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Kenyan dream dimmed? Blow as Kamworor pulls out of Olympics

ATHLETICS By Jonathan Komen | July 23rd 2021
Geoffrey Kamworor of Kenya celebrates after crossing the finish line to win the New York City Marathon in Central Park in New York, U.S., November 5, 2017. [Reuters, Brendan McDermid]

Kenyan athletes have no doubt ruled the roost in track and road running across the globe.

But it has not won men’s 10,000m gold medal since the late Naftali Temu did it in 1968 Olympic Games in Mexico City. A river of hope emerged during the Olympic national trials when 2015 world 10,000m silver medallist Geoffrey Kamworor dazzled home fans inside Kasarani Stadium last month.

The nation became pregnant with huge expectations even as the Olympic Games start in Tokyo, Japan, today. However, sad news emerged last evening pull out of the summer Games over injury.

He told Standard Sports: “It’s sad that I am out of the Olympics. This problem started two weeks ago when doctors found out that there was a lot of pressure in my knee. An x-ray screen showed that I had sustain a stress fracture. I am disheartened that I will miss the Olympics. I will miss to fight another day.”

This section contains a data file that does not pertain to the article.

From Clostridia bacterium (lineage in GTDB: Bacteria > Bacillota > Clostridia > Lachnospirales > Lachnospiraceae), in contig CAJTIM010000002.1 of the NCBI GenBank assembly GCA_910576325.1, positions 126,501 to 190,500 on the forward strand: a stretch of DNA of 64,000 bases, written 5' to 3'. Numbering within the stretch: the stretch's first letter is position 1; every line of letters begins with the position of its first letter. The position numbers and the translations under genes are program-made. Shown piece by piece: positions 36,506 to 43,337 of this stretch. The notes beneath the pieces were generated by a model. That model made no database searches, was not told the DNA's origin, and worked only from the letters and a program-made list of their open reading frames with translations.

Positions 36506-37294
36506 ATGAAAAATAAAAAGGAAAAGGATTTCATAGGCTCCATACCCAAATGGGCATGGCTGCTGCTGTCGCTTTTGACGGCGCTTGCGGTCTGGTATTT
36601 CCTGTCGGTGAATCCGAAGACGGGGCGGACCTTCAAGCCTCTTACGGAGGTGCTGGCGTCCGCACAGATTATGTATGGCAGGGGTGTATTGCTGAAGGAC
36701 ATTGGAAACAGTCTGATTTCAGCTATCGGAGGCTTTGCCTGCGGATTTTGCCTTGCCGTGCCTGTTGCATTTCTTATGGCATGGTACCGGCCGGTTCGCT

Social media were awash with questions on who would replace Kamworor, an athlete billed as a star of all surfaces –cross country, track and road running.

The huge task to reclaim the 10,000m title that has eluded Kenya for 53 years lies on Commonwealth Games 10,000m bronze medallist Rogers Kwemoi.

On the first day of the national trials, Kamworor and Kwemoi staged a brilliant show inside Kasarani Stadium that wowed a sizeable crowd that included Deputy President William Ruto. It was expected that Kamworor would no doubt respond when called upon in Tokyo.

He stormed into the lead mid-way through the race and controlled the race even as Kwemoi and Rhonex Kipruto kept close tabs in a high pace. Kipruto fell before dropping out.

With spectators on their feet, Kamworor deployed the afterburners with a killer sprint that Kwemoi could not respond.

Kamworor, Kwemoi and road racer Weldon Kirui produced good shows in what most athletics enthusiasts including former Prime Minister Raila Odinga remained optimistic about. It was not to be.

Raila, who was the chief guest at the national trials in Kasarani Stadium, said: “You (athletes) are following in the footsteps of our great athletes. We look forward to seeing Kamworor do what Naftali Temu did 53 years ago in Mexico.”

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